Difference between revisions of "Music 254/CS 275b Spring 2014 Syllabus"

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** [http://extras.humdrum.org/man/hgrep hgrep]: search for patterns in Humdrum file data.
** [http://extras.humdrum.org/man/hgrep hgrep]: search for patterns in Humdrum file data.
| 3 || 17 Apr 2013 ||  
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<b>Data/Data entry</b>
<b>Data/Data entry</b>
* [[Media:dataentry.pdf | Data/Data entry in Humdrum]] (PDF slides)
* [[Media:dataentry.pdf | Data/Data entry in Humdrum]] (PDF slides)

Revision as of 23:16, 28 April 2014

Music 254/CS 275b "Music Query, Analysis, and Style Simulation"
Stanford University (Spring 2014).

This music information retrieval course builds on the foundation of Music 253/CS 275A. Using an open-source analysis platform (such as the Humdrum Toolkit (unix), Humdrum Extras (C++), or Music21 (Python), or your preferred programming language/environment) students plan and design their own applications.

The first four weeks cover basic areas of music analysis and retrieval and introduce basic principles of using the Humdrum Toolkit. Students may be assigned individual reading assignments pertinent to their research topic areas. The remaining six weeks are spent on individual project development, with weekly reports and discussions. Extensive help is available in the lab during hours allotted to class time. Students give verbal and written reports on their research at the end of the quarter. Some projects may be appropriate for continuation in independent-study modules.

Meeting times: Mondays & Wednesdays 1:15–3:05
Location: Braun Music Building, room 128 (or entry also from room 129)
Instructors: Eleanor Selfridge-Field (esfield@stanford.edu)
Craig Stuart Sapp (craig@ccrma.stanford.edu)
Office Hours: 3:05–4:05 Wednesdays and by appointment.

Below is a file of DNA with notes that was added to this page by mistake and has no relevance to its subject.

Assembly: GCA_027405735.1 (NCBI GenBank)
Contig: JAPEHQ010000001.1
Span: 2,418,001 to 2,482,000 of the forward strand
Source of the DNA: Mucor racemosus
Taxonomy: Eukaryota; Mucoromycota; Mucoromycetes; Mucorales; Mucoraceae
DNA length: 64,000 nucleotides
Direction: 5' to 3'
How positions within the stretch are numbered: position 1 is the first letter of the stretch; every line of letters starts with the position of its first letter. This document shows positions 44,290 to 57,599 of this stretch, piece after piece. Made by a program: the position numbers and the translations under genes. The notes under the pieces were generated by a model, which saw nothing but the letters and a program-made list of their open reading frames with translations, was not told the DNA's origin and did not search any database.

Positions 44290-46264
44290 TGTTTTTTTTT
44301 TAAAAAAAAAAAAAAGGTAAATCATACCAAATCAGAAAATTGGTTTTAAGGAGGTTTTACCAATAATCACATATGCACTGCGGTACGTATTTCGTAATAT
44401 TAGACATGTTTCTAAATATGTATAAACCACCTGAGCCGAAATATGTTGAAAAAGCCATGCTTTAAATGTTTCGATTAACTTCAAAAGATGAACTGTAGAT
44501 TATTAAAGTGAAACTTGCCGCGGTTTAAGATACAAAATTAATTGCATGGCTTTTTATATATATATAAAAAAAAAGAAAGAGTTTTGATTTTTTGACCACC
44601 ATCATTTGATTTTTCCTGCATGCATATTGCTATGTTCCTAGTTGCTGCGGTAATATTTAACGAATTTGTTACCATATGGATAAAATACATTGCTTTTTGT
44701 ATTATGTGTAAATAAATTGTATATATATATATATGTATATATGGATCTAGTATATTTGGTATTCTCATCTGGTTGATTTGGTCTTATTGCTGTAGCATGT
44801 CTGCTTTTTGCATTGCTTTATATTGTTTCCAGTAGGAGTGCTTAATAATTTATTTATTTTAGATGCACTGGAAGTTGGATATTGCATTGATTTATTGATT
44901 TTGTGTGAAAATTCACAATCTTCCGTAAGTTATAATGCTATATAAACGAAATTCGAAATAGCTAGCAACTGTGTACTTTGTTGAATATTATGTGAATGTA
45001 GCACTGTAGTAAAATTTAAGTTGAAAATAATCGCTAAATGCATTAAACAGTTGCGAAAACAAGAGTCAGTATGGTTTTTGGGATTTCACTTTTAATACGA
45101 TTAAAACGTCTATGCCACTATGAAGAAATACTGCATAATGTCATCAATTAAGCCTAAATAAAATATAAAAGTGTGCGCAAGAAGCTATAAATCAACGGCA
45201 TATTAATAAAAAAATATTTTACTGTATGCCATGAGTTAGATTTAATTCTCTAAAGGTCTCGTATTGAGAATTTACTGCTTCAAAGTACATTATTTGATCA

Credits: 2–4

25% class participation, 75% project

  • Project proposal: 3 pages, due Wed. 16 April 2014
  • Project presentation, 20–30 minutes, Wed. 4 June 2014.
  • Project writeup draft: 5+ pages, Wed. 4 June 2014
  • Project writeup: 10–20 pages, Wed. 11 June 2014
Website: music254.stanford.edu
wiki.ccarh.org/wiki/Music 254 Overview of topics presented in Music 254.
Prerequisites: Completion of Music 253/CS 275b, or demonstrated ability to use notation and sound software and associated requirements.
Textbook: E. Selfridge-Field, ed., Beyond MIDI: The Handbook of Musical Codes (MIT Press, 1997). Available online by permission of the publisher.


Go to week: Harmony 1 | Melody 2 | Rhythm 3 | Harmony 4 | RegEx 5 | Programming 6 | 7 | 8

See also Music 253/CS 275a Syllabus

Week Dates Topics
31 March, 2 Apr 2014

Harmony I

8 & 10 Apr 2014


15 Apr 2014


3 17 Apr 2014

Data/Data entry

  • Data/Data entry in Humdrum (PDF slides)
    • KernScores: digital library of scores in the **kern format
      • [1] introduction to KernScores
      • [2] shortcuts to data in KernScores
      • [3] browse collections in KernScores
    • [4]: Josquin Research Project: digital library of early Renaissance polyphony
    • xml2hum: MusicXML to Humdrum converter
    • mid2hum: MIDI to Humdrum converter (works in many cases, but better to convert MIDI first to MusicXML then import).
22 Apr 2014

Harmony II

4 24 Apr 2014

Humdrum & MIDI

29 Apr 2014

Regular Expressions

5 1 May 2014
6 May 2014

Programming for Humdrum files

  • Humdrum Extras — C++ library for processing Humdrum files
  • music21 — Python environment which reads Humdrum files
6 8 May 2014

Inner metric analysis

Sonority distributions by bass-line scale degrees

7 13 May 2014


7 15 May 2014

Musical Style

8 20 May 2014

Project development

No class meeting

8 22 May 2014

Project development

No class meeting

9 29 May 2014



  • MEI (Music Encoding Initiative) Release 2.0
10 June 3 2014
10 June 5 2-14

Project presentations

General Policies and University Rules

General policies and university rules:

  1. Delivery times:
    1. Assignments: by the start of the class for which they are due.
    2. Final exam: by 11 p.m. of the assigned date.
  2. Honor code: We will act and expect you to act according to the Stanford Honor Code.
  3. Students with disabilities: Students who may need an academic accommodation based on the impact of a disability must initiate the request with the Student Disability Resource Center (SDRC) located within the Office of Accessible Education (OAE). SDRC staff will evaluate the request with required documentation, recommend reasonable accommodations, and prepare an Accommodation Letter for faculty dated in the current quarter in which the request is being made. Students should contact the SDRC as soon as possible since timely notice is needed to coordinate accommdations. The OAE is located at 563 Salvatierra Walk (phone 723-1066).